On the day of our talk, I took my son to our guest bedroom, closed the door, and had a one-on-one conversation. My wife wrangled the other two kids so they wouldn’t disturb us. This was a special moment for us and I tried to create an environment that was free from distractions and conducive to openness.

Be Open and Honest

Although it was uncomfortable, I spoke frankly about sex, pregnancy, birth, and puberty. While I had his attention, I also told him about the dangers of sexual abuse and gave him some tips on how to protect himself. I watched his expressions while we talked and I noticed that he was a bit shell-shocked at times, but he handled the conversation with maturity and aplomb. Parents often want to shield their kids from the truth because they believe their children can’t handle it. I’ve learned that kids are often more sophisticated than we give them credit for. Your candor will help to build trust and show them that you mean it when tell them that they can discuss anything with you. It also helps eliminate the embarrassment associated with sex.

Ask for Questions and Feedback

When I finished my prepared statements, I asked my son if he had any questions. He had plenty. I patiently answered each one. I also asked him if he already knew any of this information. He told me about some of the conversations the kids have on the school bus. I corrected the misinformation and told him to come to me when we wants to know the truth. I gave him the book to read on his own and told him to come back later after he’s had a change to soak up the information.

Let Your Child Know That You Are Available

After our talk, I told my son that he could always come to me when he had questions about sex. It is very important to honor this promise. If you turn your child away when he/she has questions, the bond of trust will be broken and you may have a difficult time mending it.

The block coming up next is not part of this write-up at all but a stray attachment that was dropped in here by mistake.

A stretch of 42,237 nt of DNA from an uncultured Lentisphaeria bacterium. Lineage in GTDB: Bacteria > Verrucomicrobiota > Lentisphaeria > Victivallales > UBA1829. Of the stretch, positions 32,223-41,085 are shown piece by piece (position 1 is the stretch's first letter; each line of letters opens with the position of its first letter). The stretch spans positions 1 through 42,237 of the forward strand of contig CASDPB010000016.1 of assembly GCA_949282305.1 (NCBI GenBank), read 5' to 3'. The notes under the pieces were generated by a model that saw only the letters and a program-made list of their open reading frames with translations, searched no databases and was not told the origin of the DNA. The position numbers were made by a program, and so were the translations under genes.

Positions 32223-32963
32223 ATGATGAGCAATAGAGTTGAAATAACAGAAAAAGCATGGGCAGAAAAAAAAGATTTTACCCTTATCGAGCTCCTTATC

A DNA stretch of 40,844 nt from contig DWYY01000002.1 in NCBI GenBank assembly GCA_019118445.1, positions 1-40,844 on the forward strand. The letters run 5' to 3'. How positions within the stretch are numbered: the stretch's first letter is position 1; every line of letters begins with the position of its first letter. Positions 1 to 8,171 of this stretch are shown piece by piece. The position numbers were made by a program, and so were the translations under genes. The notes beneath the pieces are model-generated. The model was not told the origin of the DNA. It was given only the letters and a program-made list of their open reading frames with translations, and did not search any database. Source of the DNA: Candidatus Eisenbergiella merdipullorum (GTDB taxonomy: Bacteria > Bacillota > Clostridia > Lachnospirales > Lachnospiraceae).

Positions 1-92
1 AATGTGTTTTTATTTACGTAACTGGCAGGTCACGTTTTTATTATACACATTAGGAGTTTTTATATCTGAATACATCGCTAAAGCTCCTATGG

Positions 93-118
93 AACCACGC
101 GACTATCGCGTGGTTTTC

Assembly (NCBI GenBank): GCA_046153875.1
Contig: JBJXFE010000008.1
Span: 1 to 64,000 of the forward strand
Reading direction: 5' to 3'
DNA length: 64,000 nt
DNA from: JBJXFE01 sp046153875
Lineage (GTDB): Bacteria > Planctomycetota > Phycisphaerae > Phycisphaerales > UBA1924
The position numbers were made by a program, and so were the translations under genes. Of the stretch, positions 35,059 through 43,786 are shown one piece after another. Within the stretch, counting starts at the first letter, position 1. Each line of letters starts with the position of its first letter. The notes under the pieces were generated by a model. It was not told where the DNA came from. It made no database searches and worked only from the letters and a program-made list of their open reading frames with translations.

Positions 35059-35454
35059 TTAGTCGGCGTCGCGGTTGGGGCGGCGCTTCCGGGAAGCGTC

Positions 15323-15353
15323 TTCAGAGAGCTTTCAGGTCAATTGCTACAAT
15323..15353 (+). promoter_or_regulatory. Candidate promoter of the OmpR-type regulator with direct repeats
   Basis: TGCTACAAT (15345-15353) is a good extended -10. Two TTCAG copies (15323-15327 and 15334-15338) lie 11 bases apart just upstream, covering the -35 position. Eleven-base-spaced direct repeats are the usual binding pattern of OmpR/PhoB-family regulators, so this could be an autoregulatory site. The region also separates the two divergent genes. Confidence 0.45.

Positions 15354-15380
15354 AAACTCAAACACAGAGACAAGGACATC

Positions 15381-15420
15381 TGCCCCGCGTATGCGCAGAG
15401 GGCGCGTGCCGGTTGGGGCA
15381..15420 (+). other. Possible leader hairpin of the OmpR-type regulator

Understand That This is the First in a Series of Conversations About Sex

Parents breathe a sigh of relief after they’ve finished “The Talk.” However, the first talk is only one in a series of talks that we need to have with our kids. A 9 year old’s understanding of sex is much different than a 13 year old’s or a 17 year old’s. We need to have an ongoing conversation in order to correct misconceptions and instill our values. Most of all, we need to build trust with our kids. If they feel as if they can trust us, they will bring their most sensitive issues to us.

The final message I left with my son was that it was not his responsibility to share this information with his friends and classmates. I let him know that it is the parents’ responsibility to talk to their children about sex.

I gave my son a big hug and kissed him on the forehead. I wanted to hold him forever and keep him from growing up. But I know that he will not be a little boy forever. My son will be a man before I know it, and I’m glad that I was able to equip him with some knowledge that will help him on his journey.

Stay Strong,

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Join the conversation: Have you had the sex talk with your children? If so, what advice would you give other parents?

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About author

Frederick J. Goodall

Frederick J. Goodall is the founder of Mocha Dad - a parenting website focused on fatherhood. He is passionate about parenting and helping men to be great dads, husbands, and role models. You can contact him at fjgoodall@mochadad.com or on Twitter at http://www.twitter.com/mochadad